Thirty Days as a Cuban Article Review

Topics: Sociology, Marxism, Social class Pages: 2 (399 words) Published: November 18, 2012
Article Review
Based on Patrick Symmes' article “Thirty Days as a Cuban”, it seems as though the degree of ECONOMIC INEQUALITY (the extent of the economic difference between the rich and the poor) in Cuba is relatively low. While many people still make more than others, the vast majority of Cubans are significantly poor and suffer from starvation from day to day. Symmes' account of the average life of a Cuban was interesting because I don't believe many people are aware of the suffrage going on in this country. I, for one, am a prime example of this. I had no idea that such a state existed in Cuba. The ration system and dictatorship of the country contribute immensely to the degree of poverty. And in turn, poverty results in what we would label as DEVIANCE and CRIME (behavior that violates norms and arouses negative social & behavior that violates written laws, respectively). These people literally have no choice but to result to crime in order to survive. The communistic ways and schemes of the government do not really enable moral and ethical ways of making even a mere comfortable living. This suggests an inevitably low chance of VERTICAL MOBILITY (the movement up or down a through a society's stratification system) in the sense that while the Cuban government might like to think or tell people that movement up the vertical scale is possible, it really is not.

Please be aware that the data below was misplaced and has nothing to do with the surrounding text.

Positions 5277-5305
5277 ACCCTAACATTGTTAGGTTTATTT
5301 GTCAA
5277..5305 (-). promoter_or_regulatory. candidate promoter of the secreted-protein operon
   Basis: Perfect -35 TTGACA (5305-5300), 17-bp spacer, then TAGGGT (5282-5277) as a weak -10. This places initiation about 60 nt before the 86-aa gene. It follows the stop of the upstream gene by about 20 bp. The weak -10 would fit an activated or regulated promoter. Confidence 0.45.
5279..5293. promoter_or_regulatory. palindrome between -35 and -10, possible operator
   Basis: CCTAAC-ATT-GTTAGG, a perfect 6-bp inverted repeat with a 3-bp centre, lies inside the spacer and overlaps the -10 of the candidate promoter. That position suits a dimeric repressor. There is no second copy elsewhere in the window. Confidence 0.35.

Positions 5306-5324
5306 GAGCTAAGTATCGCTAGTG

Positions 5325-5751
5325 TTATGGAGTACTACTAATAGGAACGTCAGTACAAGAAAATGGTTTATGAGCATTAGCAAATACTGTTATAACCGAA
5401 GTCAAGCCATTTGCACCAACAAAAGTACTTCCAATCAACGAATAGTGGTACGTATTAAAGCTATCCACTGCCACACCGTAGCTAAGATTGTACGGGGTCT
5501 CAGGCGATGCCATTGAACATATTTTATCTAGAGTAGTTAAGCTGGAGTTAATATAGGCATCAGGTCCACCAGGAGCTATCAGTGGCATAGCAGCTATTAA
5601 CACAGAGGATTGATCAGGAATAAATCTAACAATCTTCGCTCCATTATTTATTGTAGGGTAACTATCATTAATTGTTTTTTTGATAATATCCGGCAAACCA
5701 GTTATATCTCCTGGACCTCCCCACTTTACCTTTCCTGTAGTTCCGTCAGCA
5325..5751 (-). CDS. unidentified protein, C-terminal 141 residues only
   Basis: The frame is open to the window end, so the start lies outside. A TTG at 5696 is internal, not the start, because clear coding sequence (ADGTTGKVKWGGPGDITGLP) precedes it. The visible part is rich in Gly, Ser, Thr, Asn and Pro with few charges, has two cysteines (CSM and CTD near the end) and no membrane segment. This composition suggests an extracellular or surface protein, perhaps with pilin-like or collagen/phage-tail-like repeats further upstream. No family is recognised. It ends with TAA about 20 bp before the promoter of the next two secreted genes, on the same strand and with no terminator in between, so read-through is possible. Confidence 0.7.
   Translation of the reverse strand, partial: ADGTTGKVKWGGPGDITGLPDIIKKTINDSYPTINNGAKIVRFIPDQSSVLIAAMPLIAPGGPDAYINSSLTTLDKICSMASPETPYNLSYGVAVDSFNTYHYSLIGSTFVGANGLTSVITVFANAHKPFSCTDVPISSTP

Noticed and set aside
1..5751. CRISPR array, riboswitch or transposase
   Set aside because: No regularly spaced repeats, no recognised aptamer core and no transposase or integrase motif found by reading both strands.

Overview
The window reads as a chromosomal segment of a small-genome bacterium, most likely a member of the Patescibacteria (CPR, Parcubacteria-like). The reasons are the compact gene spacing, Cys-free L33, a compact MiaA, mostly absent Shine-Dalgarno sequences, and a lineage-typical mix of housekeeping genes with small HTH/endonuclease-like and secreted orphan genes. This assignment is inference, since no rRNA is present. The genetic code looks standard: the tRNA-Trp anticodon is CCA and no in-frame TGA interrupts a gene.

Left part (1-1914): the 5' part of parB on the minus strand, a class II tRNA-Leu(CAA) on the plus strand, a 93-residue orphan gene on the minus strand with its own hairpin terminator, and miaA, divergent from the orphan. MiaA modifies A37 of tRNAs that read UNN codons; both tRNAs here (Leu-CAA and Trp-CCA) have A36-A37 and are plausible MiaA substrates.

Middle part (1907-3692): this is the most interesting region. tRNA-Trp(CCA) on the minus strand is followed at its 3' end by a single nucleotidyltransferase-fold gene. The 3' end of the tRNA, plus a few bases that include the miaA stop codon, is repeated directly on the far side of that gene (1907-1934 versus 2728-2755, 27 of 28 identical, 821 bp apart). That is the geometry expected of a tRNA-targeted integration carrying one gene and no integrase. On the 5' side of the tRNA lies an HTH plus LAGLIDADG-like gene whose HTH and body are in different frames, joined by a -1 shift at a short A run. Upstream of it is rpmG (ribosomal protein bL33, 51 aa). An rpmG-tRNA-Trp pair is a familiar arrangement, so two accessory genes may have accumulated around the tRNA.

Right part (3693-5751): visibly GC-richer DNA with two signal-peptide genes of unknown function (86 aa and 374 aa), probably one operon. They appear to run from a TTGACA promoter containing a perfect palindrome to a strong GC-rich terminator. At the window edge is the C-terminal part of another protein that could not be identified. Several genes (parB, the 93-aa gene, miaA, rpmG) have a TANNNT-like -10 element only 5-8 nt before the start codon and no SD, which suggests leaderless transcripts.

Another point I found interesting is that the Cubans seem to be pretty CLASS CONSCIOUS (aware of their social class membership, the structural reasons for it, and the needs arising from such membership). They are 100% aware of where they stand in the social ladder, but there is virtually little they can do about it. They are aware of what the government is doing-- giving them just enough to “get by”, but, in reality, is not enough to survive.

“...The problem in Cuba isn't food, or clothes. It's the total lack of civil liberty, and therefore of economic liberty, which is...
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